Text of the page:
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Happily ever after in Hollywood

Cover of Something to Talk About
A review of Something to Talk About by Meryl Wilsner

Jo Jones has a lot to think about. The Hollywood screenwriter and former child actress has just signed on pen her biggest project yet, a big budget action flick featuring an iconic American comic book character, while dialing back her involvement in her successful television drama series. She’s bracing for the inevitable blowback that will come when the fanboys hear their favorite comic will be written by a woman, and an Asian American one at that. But Jo’s confident and levelheaded—one has to be in Hollywood—and helped along by her right-hand woman, assistant Emma Kaplan.  Emma’s been trying to break into Hollywood’s creative industry, and her work with Jo has put her on a promising path to her dream of directing.  Plus, Emma just really likes Jo—they just seem to click. Neither Jo nor Emma give much thought to their chemistry until a fateful evening when a photographer catches the two having what looks like an intimate moment on the red carpet at the SAG Awards. The Hollywood gossip machine swings into motion, and pretty soon, Jo and Emma are fighting rumors about their relationship, while privately avoiding talking about a relationship that, to everyone else, seems a pretty obviously good thing. Their slow burn realization of just how right they are for each other forms the core of Meryl Wilsner’s debut, Something to Talk About.

And it is a slooooow burn. Jo’s still in the closet—a come out to her show biz parents did not go well—and her status as the older, successful Hollywood big shot means her interest in the much younger, less connected Emma could be cynically viewed as less women mentoring each other and more Harvey Weinstein-sexual-favors-for-success. And Jo feels that all she could offer Emma is the loss of her privacy and a check on Emma’s creative ambitions. Emma, in the meantime, knows that Jo has been generous with her, but is so confused by the mixed signals Jo is sending that she can only conclude that Jo hates the extra publicity Emma has attracted and wants to gently shuffle her off the scene. By the time two thirds of the book has elapsed, the most the women have shared is that red carpet moment and an awkward non-kiss. The time is spent with other matters—a leak on set and a Weinstein-like character that fill out each woman’s characterization. When Jo and Emma finally trust each other enough to get together, it’s a sweet moment that shows how far they’ve come individually and as a couple and definitely ends the book on a high note.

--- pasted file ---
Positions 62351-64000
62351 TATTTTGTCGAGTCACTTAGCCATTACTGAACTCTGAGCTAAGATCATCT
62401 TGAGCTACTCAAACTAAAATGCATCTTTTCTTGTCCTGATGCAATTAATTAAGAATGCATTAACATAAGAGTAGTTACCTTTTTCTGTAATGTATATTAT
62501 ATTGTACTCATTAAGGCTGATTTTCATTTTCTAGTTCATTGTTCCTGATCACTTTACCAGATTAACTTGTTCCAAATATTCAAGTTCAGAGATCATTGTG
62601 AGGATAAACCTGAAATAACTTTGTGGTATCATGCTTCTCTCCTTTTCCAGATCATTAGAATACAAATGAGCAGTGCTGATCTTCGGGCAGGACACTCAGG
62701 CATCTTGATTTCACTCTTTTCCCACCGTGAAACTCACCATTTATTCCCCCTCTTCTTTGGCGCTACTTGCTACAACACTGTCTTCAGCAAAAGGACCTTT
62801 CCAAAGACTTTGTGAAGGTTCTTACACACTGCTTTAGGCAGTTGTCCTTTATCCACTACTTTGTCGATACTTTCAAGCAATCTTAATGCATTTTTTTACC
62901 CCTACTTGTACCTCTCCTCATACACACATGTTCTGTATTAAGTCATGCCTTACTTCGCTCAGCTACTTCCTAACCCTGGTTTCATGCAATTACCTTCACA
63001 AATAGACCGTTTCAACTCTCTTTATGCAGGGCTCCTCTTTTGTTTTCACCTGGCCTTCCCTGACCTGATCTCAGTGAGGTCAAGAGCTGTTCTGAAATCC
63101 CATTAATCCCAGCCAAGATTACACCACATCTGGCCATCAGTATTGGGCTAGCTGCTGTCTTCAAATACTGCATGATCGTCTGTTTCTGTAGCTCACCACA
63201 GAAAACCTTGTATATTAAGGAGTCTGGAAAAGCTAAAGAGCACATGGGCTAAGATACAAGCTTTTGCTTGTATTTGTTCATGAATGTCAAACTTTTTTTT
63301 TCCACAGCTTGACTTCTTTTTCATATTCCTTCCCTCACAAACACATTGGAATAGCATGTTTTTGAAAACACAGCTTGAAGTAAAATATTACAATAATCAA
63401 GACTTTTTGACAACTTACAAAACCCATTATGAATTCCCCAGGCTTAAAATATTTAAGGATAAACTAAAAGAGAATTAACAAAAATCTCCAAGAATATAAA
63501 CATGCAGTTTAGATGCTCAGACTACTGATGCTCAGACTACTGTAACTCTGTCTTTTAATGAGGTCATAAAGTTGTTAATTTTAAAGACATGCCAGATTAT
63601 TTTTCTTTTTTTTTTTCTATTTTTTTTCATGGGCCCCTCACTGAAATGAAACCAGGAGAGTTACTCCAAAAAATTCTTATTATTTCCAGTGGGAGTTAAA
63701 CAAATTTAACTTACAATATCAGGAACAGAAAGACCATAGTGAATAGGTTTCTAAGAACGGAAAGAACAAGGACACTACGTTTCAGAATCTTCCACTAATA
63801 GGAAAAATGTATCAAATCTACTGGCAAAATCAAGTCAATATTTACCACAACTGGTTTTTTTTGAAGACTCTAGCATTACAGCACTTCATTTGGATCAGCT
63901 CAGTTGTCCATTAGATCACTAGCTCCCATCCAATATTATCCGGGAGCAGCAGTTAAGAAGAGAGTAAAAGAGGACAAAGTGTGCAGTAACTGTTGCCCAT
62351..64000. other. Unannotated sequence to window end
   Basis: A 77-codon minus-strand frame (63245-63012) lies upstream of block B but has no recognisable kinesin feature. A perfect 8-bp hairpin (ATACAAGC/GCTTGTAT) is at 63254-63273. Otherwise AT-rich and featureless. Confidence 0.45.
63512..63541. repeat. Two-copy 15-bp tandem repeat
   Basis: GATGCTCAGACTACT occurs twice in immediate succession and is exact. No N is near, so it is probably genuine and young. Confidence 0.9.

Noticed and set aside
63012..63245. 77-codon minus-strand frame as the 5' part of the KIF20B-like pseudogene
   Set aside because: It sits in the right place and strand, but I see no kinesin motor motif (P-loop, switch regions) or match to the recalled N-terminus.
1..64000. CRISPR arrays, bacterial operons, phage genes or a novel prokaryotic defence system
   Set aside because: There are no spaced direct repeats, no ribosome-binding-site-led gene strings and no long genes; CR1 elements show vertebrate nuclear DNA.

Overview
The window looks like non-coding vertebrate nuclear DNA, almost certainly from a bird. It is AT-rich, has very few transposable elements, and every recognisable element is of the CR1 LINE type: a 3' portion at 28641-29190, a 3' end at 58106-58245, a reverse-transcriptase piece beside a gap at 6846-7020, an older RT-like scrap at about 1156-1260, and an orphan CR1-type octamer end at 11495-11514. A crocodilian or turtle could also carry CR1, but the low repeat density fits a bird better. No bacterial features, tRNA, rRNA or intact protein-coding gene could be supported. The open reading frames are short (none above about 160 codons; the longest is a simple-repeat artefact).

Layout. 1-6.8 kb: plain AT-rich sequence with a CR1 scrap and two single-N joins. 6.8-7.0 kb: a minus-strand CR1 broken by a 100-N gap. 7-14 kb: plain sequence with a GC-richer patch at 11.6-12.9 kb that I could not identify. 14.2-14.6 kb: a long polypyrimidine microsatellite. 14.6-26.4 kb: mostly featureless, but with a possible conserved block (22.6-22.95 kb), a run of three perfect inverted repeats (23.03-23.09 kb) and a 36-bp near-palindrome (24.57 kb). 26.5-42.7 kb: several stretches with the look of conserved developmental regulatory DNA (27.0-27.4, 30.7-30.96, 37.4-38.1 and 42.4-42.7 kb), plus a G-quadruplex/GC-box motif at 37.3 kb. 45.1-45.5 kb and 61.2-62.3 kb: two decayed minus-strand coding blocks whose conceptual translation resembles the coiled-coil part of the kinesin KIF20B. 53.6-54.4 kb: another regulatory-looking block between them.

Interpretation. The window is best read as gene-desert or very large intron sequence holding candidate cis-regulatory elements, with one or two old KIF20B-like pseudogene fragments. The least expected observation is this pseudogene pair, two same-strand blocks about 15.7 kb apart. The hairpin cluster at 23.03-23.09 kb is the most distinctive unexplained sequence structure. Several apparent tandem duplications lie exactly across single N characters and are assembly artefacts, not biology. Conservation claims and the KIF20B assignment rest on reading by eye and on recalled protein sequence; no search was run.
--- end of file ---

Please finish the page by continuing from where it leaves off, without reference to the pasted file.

The latter half of the book is definitely stronger than the first. Issues of pacing aside, Wilsner shows promise in writing strong characters like Jo.  Wilsner packs a lot into their first novel—issues of power and race in Hollywood usually don’t show up in romance—and if characters sometimes sound like they’re hitting talking points, the issues raised directly shape the characters in their journey towards each other. Mainstream romance publishers are slowly coming to recognize the importance of LGBTQA+ stories to readers, and Something to Talk About is publisher Berkley’s first (of hopefully many more) queer female print romance title. Wilsner is slated to have another title appearing with the publisher. = Something to Talk About is recommended for readers who are patient with a slow, thoughtful love story in general, or contemporary LGBTQA+ romance and Hollywood insider fiction in particular.

Jun 11, 2020